Summertime viruses make me queasy
Throats are hurting and the fevers run high
L, your daddy’s scared and mom called the doctor
With all of your family standing by . . .
Three days ago L woke up with the most fussiness we’ve ever seen in him. He was so upset we thought he was constipated or teething, and he was struggling so much that we tried a glycerin suppository for constipation only to realize that his stool was soft and there was no constipation at all, no, our little guy was starting to burn up and his temperature was climbing to a steamy 103.4. Jiminy Cricket! Did I feel guilty and horrible for misreading the cues or what?
For the next two days his fevers continued to spike and we learned that here was attack of the Coxsackievirus. First it came with a fever that responded only briefly to Tylenol, and it hit harder by showing me a baby who did not want to eat anything, had horrid white spots in his throat, and was drooling all day to excess just to avoid having to swallow his own secretions.
I was totally terrified that something worse could be happening – of course with excessive drooling a doctor mom would think the worst – which would be worrying about hemophilus influenzae epiglottitis – which is a complicated way of describing an illness which used to cause swelling of the epiglottis (that lovely muscle that prevents food from going down the wrong pipe) and used to put children in severe danger — that is, before the advent of the Hib vaccine. Thankfully, this is a disease that is now rare . . but I was scared of this being what L had.
But no, I learned from his doctors, he was suffering from something much more common: Coxsackievirus, which is a virus that circulates commonly in the summer and can cause hand-foot-mouth disease and can also cause something called herpangina, which were those painful mouth blisters which L was suffering from. Lest I repeat information that is already well presented elsewhere, here are some great links with information on Coxsackievirus and what to do about it.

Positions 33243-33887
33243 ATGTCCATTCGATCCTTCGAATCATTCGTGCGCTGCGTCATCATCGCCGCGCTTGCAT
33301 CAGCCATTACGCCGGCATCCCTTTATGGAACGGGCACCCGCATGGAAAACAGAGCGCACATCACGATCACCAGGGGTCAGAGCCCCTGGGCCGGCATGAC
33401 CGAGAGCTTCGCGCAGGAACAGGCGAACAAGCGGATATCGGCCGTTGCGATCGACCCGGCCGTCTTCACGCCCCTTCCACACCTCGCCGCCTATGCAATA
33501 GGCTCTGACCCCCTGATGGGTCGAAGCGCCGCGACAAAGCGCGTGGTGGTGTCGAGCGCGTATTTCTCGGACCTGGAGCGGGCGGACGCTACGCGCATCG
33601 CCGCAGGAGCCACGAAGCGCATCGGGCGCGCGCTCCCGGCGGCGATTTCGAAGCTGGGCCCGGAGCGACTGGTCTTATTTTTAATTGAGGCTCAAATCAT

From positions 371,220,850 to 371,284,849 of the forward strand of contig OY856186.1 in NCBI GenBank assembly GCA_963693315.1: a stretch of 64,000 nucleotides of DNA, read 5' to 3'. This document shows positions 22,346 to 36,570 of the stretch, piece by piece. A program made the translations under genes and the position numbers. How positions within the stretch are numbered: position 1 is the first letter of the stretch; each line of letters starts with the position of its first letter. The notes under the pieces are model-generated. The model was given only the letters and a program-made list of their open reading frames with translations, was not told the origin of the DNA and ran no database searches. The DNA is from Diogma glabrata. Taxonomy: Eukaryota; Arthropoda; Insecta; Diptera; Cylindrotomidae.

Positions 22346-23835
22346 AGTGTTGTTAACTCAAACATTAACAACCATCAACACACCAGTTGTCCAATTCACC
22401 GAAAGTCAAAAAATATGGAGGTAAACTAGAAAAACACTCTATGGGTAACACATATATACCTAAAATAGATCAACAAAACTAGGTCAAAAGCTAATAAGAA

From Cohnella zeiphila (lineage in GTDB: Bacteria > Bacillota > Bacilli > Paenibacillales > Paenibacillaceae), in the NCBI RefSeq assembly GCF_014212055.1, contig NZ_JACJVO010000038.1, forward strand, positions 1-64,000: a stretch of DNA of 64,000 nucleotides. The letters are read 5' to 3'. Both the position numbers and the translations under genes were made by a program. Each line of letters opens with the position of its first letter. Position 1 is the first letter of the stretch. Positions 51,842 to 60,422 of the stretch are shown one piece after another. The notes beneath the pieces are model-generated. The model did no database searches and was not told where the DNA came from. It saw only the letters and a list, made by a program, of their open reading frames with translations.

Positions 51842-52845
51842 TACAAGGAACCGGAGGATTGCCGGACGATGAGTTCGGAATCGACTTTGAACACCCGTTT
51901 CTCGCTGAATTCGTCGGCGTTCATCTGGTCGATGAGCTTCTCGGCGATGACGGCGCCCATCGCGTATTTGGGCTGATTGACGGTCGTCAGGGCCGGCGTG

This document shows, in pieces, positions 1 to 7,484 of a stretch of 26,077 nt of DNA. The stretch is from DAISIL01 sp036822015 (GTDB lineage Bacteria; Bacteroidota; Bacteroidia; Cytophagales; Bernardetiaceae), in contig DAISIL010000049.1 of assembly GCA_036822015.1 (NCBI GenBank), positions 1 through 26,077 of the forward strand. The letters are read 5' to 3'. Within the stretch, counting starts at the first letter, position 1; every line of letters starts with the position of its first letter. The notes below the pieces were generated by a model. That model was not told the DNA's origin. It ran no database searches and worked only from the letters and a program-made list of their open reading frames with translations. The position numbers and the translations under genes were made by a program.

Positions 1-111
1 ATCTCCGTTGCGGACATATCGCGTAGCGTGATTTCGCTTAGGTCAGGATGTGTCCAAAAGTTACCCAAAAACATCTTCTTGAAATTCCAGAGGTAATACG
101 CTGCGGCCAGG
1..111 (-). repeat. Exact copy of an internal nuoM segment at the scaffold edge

In the case of L, time was of the essence – in the sense that we simply had to allow for the passage of time for his body to heal. He remained well hydrated throughout the illness, as exemplified by his numerous wet diapers and all that excessive drooling that I saw. The fevers normalized by day two of illness and what really helped him eat during the last day or two was a well timed dose of ibuprofen, which likely decreased the pain and swelling in his throat significantly, allowing him to take in small amounts of soup. But remember, ibuprofen should not be used in children under 6 months old!
I knew that the worst was over when L woke up this morning and looked at me, smiling, and said “Hi!” While he has taken advantage of this period of illness to nurse to his heart’s content – and to eat whatever he wants, which at this point includes ice cream and tortilla chips – I am noticing few setbacks on other fronts.
For example, we sat him on the toilet when he woke up this morning and he promptly did #1! I’m still amazed at how well “elimination communication” is working for us. Sure, it isn’t 100% – actually much less of the time that he is able to go in the potty and not in a diaper. But given that he is 17 months old I think we are in good stead to hope that he may be potty trained by two years, if we are lucky. Here’s crossing my fingers!